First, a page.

Using ONBUILD instruction

Say, you are writing a Dockerfile. You can’t just call ADD and RUN now, because you don’t yet have access to the application source code, and it will be different for each application build. You could simply provide application developers with a boilerplate Dockerfile to copy-paste into their application, but that is inefficient, error-prone and difficult to update because it mixes with application-specific code.

Comes ONBUILD for the rescue..

An ONBUILD command executes after the current Dockerfile build completes. ONBUILD executes in any child image derived FROM the current image. Think of the ONBUILD command as an instruction the parent Dockerfile gives to the child Dockerfile.

A Docker build executes ONBUILD commands before any command in a child Dockerfile.

ONBUILD is useful for images that are going to be built FROM a given image. For example, you would use ONBUILD for a language stack image that builds arbitrary user software written in that language within the Dockerfile, as you can see in Ruby’s ONBUILD variants.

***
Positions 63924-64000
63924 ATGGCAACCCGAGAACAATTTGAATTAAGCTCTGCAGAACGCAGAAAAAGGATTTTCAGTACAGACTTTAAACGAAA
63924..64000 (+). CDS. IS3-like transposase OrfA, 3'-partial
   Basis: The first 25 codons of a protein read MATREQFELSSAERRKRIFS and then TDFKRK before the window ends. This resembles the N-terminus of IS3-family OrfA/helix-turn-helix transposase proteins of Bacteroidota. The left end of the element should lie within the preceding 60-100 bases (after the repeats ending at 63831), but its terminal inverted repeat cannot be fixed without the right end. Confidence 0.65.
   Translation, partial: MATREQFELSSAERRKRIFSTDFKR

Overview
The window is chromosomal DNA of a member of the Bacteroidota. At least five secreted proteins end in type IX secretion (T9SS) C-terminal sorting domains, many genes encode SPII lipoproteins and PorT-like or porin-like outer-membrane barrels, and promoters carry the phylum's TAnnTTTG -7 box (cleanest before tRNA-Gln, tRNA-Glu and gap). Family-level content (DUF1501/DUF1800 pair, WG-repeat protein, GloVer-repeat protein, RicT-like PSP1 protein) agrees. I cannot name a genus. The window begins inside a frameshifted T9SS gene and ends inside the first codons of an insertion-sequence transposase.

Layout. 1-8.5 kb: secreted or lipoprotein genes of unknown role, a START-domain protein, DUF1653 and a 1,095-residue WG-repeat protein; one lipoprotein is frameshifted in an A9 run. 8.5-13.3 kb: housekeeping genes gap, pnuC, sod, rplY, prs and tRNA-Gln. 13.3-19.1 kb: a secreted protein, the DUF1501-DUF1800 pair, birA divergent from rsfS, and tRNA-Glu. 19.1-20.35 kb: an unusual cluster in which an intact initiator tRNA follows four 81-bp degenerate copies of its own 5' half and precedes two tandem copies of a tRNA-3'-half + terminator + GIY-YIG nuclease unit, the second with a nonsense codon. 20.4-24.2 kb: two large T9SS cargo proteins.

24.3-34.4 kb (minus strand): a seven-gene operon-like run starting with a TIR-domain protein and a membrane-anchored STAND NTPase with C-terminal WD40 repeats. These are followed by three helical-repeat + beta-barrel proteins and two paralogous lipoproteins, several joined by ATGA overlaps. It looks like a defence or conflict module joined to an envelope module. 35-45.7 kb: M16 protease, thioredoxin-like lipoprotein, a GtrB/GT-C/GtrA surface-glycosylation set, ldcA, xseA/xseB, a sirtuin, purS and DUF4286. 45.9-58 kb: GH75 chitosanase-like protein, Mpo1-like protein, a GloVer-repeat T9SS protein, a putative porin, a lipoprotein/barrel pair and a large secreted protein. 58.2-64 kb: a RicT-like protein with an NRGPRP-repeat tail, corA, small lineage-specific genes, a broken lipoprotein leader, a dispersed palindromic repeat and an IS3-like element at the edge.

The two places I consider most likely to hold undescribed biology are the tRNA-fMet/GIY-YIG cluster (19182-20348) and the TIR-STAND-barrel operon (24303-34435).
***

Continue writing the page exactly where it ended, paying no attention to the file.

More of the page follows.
Images built from ONBUILD should get a separate tag, for example: ruby:1.9-onbuild or ruby:2.0-onbuild.

Be careful when putting ADD or COPY in ONBUILD. The “onbuild” image fails catastrophically if the new build’s context is missing the resource being added. Adding a separate tag, as recommended above, helps mitigate this by allowing the Dockerfile author to make a choice.

The ONBUILD instruction adds to the image a trigger instruction to be executed at a later time, when the image is used as the base for another build. The trigger will be executed in the context of the downstream build, as if it had been inserted immediately after the FROM instruction in the downstream Dockerfile.

Any build instruction can be registered as a trigger.

This is useful if you are building an image which will be used as a base to build other images, for example an application build environment or a daemon which may be customized with user-specific configuration.

How does ONBUILD work?